Seek Out Association with Older Ones
No doubt, association with older ones has been a much-neglected area in modern life, with a serious loss in love and blessings to old and young alike. Why not do something about it? Why not encourage the aged to stop by for a visit from time to time and enjoy their company? Invite them over for dinner, for which they will be most grateful, and it will be rewarding to you at the same time. Or when preparing a party or a get-together, why not include in your list some older ones? When in large groups of people, older persons have a tendency to withdraw to themselves. Why not seek out their association and make them a part of the festivities? Be with them and make them a part of your life. Such kindness on your part will help to keep older persons from contracting the disease of loneliness and self-pity.
Of course, there are things to remember when visiting with older people. First, allow yourself reasonable time for a constructive visit. Too often younger persons rush in with words of apology: “I’m sorry I can stay but a minute.” Try not to feel rushed. It is well, too, to have in mind interesting and important subjects you want to bring up in your conversation. Have a point that you want to make. And try to leave them with a date when they may expect you back or hear from you in the reasonably near future. This gives them something for which to look forward.
Also it is a fine thing to bring something along that will serve as a conversation piece. When visiting, you might bring a letter from one of the family and read it aloud. Perhaps you have read a book or a magazine that has sparked your interest. You might share some interesting features that you enjoyed. Emphasize the points that impressed you. Thus by helping them you will be helping yourself to remember things of interest to you.
Old people especially like houseplants or flowers. These make wonderful gifts if you are thinking about bringing something along. If you have knitted something for them, such personal things are specially cherished. If you want to give money, put it in an envelope and perhaps suggest how you want them to spend it. Photo albums of family members, foodstuffs, some favorite dish, delight the older ones.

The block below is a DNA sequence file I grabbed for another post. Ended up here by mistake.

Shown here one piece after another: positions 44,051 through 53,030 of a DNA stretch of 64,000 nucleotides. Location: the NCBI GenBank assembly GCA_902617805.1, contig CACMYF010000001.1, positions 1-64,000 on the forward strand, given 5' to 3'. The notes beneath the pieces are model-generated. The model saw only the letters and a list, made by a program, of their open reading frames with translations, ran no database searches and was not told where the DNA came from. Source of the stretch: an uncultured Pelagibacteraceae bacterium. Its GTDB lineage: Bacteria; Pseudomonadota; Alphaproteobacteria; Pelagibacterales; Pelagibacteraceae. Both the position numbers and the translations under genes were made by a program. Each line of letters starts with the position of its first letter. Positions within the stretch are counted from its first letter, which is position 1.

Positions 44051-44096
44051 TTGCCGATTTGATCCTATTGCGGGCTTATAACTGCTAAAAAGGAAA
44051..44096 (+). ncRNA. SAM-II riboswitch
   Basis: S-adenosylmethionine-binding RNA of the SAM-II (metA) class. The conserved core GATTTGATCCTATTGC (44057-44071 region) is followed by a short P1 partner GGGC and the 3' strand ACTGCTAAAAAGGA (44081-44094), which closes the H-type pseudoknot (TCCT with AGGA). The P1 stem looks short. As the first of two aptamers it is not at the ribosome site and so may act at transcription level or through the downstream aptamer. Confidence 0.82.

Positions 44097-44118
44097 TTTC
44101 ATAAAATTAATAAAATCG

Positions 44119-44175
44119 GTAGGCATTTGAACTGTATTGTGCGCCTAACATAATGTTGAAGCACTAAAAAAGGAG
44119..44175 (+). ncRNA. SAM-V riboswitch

Watch out for fatigue and discouragement. Older ones do not have the strength of youth. Minimize their mistakes. Keep your conversation positive, not critical or carping. Admire their appearance if they give attention to themselves. If they care for their possessions and property, notice it and do not be afraid to compliment them for their interests. When old folks speak, listen to them. You may learn something. Older persons have learned to cope with much pain and suffering. They may be a help to you by showing you how to avoid needless suffering and pitfalls.
As the ancient Jews were under obligation to honor their fathers and mothers, so today Christians are under no less an obligation. The apostle Paul advised Timothy: “Do not severely criticize an older man. To the contrary, entreat him as a father, younger men as brothers, older women as mothers.”—1 Tim. 5:1, 2.
We can show our concern by visiting them and making them a part of our life. We can greet them when opportunity affords and sincerely demonstrate that we are pleased to have them in our midst. If distance prevents us from seeing them in person as often as we would like, there is always the telephone or we can reach them by mail. The sound of your voice or reading a letter from you about your life and the thought that you cared enough to remember are loving rewards to the aged. These things cost us so little, but they mean so very much.
For many, the time of old age may be like the late afternoon of a summer’s day, when the shadows have grown long but the light still lingers, and there are still bird songs in the treetops and the twilight is peace. In association with such older ones we often learn what the vital issues of life are. They, like the earth, may be filled with treasures, unknown treasures still to be discovered and enjoyed. When young folks seek their company it is a kindness, and they themselves are enriched with blessings that only the older ones can give.
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Older persons often have a warmth and affection that children love